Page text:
The relative retardation by geological membranes of cations and anions generally present in subsurface waters was investigated using a high pressure and high temperature 'filtration cell'. The solutions were forced through different clays and a disaggregated shale subjected to compaction pressures up to 9500 psi and to temperatures from 20 to 70??C. The overall efficiences measured increased with increase of exchange capacity of the material used and with decrease in concentration of the input solution. The efficiency of a given membrane increased with increasing compaction pressure but decreased slightly at higher temperatures for solutions of the same ionic concentration. The results further show that geological membranes are specific for different dissolved species. The retardation sequences varied depending on the material used and on experimental conditions. The sequences for monovalent and divalent cations at laboratory temperatures were generally as follows: Li < Na < NH3 < K < Rb < Cs Mg < Ca < Sr < Ba. The sequences for anions at room temperature were variable, but at 70??C, the sequence was: HCO3 < I < B < SO4 < Cl < Br. Monovalent cations contrary to some field data were generally retarded with respect to divalent cations. The differences in the filtration ratios among the divalent cations were smaller than those between the monovalent cations. The passage rate of B, HCO3, I and NH3 was greatly increased at 70??C. ?? 1973.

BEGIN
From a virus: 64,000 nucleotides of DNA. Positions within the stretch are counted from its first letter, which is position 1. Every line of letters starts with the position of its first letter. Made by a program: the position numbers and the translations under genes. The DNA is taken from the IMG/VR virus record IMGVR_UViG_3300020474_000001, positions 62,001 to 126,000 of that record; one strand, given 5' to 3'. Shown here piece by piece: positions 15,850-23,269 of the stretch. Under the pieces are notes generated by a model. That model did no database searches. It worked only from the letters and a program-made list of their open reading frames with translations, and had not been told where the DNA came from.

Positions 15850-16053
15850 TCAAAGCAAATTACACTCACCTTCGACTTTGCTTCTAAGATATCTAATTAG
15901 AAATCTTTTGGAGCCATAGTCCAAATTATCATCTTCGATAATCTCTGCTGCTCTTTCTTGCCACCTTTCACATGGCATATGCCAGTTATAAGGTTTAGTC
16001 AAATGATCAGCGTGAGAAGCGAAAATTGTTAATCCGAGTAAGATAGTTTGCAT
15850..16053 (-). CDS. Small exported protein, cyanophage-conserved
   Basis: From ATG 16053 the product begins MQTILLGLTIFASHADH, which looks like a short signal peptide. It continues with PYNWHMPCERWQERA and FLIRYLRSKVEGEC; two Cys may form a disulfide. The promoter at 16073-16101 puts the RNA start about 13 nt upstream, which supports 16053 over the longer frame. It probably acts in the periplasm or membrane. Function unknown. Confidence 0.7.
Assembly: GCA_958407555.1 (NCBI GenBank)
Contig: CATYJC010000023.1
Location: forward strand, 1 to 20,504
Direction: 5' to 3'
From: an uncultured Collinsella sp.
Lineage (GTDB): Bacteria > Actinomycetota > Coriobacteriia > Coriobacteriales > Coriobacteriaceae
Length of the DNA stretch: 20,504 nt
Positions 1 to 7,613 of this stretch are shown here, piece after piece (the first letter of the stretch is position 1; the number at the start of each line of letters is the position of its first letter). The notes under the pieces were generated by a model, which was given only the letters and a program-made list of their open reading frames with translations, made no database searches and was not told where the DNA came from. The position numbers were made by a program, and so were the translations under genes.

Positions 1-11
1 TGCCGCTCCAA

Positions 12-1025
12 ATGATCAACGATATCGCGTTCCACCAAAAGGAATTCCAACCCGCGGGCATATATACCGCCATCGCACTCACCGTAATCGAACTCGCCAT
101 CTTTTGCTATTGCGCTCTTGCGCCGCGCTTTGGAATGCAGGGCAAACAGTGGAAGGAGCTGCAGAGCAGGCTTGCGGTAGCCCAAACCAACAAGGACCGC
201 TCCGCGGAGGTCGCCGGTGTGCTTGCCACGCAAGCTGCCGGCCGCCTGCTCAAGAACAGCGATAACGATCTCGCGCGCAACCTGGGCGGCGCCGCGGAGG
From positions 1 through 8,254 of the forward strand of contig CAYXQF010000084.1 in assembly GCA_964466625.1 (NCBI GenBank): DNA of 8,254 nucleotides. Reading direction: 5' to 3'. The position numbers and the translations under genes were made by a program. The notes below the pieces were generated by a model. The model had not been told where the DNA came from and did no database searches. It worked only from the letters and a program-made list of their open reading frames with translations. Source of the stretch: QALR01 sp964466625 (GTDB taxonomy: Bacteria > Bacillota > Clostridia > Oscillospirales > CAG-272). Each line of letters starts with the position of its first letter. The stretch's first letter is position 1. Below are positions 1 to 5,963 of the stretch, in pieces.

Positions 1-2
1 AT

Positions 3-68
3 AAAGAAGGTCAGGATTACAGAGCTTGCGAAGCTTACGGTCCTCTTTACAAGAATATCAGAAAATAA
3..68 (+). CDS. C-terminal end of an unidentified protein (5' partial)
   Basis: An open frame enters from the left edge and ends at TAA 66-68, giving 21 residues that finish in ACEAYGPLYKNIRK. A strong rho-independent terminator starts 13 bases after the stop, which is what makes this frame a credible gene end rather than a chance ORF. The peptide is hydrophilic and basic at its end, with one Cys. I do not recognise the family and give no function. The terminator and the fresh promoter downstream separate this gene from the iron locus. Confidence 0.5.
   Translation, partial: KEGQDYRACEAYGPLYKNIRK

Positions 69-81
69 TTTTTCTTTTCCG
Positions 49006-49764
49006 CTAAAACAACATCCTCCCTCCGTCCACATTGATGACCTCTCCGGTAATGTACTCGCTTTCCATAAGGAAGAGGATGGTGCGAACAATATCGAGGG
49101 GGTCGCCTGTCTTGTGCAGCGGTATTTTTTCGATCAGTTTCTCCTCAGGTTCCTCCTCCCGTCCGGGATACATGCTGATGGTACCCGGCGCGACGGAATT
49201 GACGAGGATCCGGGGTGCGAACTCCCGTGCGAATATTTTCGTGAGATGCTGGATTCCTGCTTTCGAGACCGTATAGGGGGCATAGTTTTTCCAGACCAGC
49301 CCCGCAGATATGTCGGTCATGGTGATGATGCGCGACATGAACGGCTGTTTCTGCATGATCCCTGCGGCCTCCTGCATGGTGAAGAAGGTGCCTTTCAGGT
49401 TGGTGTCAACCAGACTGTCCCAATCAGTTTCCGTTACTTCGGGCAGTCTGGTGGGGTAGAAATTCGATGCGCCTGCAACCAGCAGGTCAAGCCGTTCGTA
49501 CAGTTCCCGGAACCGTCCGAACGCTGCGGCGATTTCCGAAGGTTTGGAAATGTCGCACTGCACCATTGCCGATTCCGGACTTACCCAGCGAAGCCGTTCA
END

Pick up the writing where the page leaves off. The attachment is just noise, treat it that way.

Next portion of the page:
Additional publication details
Simultaneous flow of water and solutes through geological membranes-I. Experimental investigation